People are always asking me why I chose to live in Thailand. Although there are lots of reasons, they really all came down to a feeling that this was “home.” I first visiting the country more or less on a whim in 1987, and the feeling was almost instant. The best explanation I’ve ever found for this feeling can be found in a book by W. Somerset Maugham: Moon and Sixpence, a novel very loosely based on the life of Paul Gauguin. Here’s what he has to say:
“I have an idea that some men are born out of their due place. Accident has cast them amid certain surroundings, but they have always a nostalgia for a home they know not. They are strangers in their birthplace, and the leafy lanes they have known from childhood or the populous streets in which they have played, remain but a place of passage. They may spend their whole lives aliens among their kindred and remain aloof among the only scenes they have ever known. Perhaps it is this sense of strangeness that sends men far and wide in search for something permanent, to which they may attach themselves. Perhaps some deep-rooted atavism urges the wanderer back to lands which his ancestors left in the dim beginnings of history. Sometimes a man hits upon a place to which he mysteriously feels that he belongs. here is the home he sought, and he will settle amid scenes that he has never seen before, among men he has never known, as though they were familiar to him from his birth. Here at last he finds rest.”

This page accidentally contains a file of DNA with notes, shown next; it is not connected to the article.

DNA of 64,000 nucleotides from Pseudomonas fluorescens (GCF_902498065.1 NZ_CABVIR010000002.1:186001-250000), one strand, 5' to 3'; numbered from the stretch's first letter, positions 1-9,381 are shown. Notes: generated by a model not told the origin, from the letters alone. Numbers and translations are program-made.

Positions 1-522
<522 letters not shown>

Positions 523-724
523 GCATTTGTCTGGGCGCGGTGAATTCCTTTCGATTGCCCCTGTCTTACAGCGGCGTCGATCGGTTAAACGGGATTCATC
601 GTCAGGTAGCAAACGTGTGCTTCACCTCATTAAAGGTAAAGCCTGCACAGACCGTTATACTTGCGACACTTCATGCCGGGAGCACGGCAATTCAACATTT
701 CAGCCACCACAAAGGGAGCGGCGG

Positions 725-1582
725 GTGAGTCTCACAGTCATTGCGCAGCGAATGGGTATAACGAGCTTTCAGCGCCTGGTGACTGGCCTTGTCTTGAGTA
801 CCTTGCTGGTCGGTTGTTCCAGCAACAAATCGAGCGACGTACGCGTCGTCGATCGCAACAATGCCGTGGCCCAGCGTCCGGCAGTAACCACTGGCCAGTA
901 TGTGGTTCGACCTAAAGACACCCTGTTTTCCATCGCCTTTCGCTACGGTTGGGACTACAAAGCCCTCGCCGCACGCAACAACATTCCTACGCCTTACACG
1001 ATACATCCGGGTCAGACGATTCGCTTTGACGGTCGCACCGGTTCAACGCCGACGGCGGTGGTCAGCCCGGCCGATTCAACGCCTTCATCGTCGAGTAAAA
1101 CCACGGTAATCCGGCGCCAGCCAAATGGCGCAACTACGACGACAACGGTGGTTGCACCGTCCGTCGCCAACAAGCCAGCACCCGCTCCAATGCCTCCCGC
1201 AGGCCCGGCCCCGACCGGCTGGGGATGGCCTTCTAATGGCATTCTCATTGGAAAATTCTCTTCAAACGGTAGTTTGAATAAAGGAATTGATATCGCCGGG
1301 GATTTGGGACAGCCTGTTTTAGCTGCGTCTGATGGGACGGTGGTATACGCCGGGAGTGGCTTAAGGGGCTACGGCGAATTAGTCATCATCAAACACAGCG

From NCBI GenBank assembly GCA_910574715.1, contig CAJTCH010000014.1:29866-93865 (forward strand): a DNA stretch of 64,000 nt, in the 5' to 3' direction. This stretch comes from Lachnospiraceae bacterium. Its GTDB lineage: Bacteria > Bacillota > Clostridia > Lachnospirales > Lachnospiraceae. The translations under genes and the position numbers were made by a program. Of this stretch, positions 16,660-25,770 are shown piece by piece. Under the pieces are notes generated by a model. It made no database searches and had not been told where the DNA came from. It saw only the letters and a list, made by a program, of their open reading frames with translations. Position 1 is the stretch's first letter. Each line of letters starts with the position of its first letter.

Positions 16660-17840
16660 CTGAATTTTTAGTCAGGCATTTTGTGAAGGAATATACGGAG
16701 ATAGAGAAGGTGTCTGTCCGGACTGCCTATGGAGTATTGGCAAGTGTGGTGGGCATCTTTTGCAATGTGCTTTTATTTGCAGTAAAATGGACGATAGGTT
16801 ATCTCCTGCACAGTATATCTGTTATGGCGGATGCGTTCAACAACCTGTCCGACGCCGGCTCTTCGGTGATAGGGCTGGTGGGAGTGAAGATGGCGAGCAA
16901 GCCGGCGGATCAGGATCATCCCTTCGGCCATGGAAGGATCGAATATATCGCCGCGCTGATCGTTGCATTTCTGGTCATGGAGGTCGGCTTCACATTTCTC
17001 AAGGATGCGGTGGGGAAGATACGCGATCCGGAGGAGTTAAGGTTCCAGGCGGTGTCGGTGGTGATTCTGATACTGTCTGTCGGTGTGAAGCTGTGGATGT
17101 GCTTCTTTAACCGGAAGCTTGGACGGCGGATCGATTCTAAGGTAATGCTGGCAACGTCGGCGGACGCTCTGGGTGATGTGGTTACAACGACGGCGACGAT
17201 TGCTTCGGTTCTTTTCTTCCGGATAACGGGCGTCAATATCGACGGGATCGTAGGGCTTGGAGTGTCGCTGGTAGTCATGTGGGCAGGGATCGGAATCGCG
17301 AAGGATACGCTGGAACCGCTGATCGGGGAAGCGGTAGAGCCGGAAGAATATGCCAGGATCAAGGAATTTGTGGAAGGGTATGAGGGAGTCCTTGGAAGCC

That, at least, is as good a description as any of how I felt 25 years ago when I first visited Thailand, and why I moved to Bangkok five years later. It wouldn’t exactly be truthful to say I still felt that way. I still love Bangkok, but the feeling that this is where I belong has faded over the years. Perhaps people change as they get older, or maybe I’ve learned what I came here to learn. I’m not making any plans to leave just yet. I’m just open to the possibility that it’s in the cards.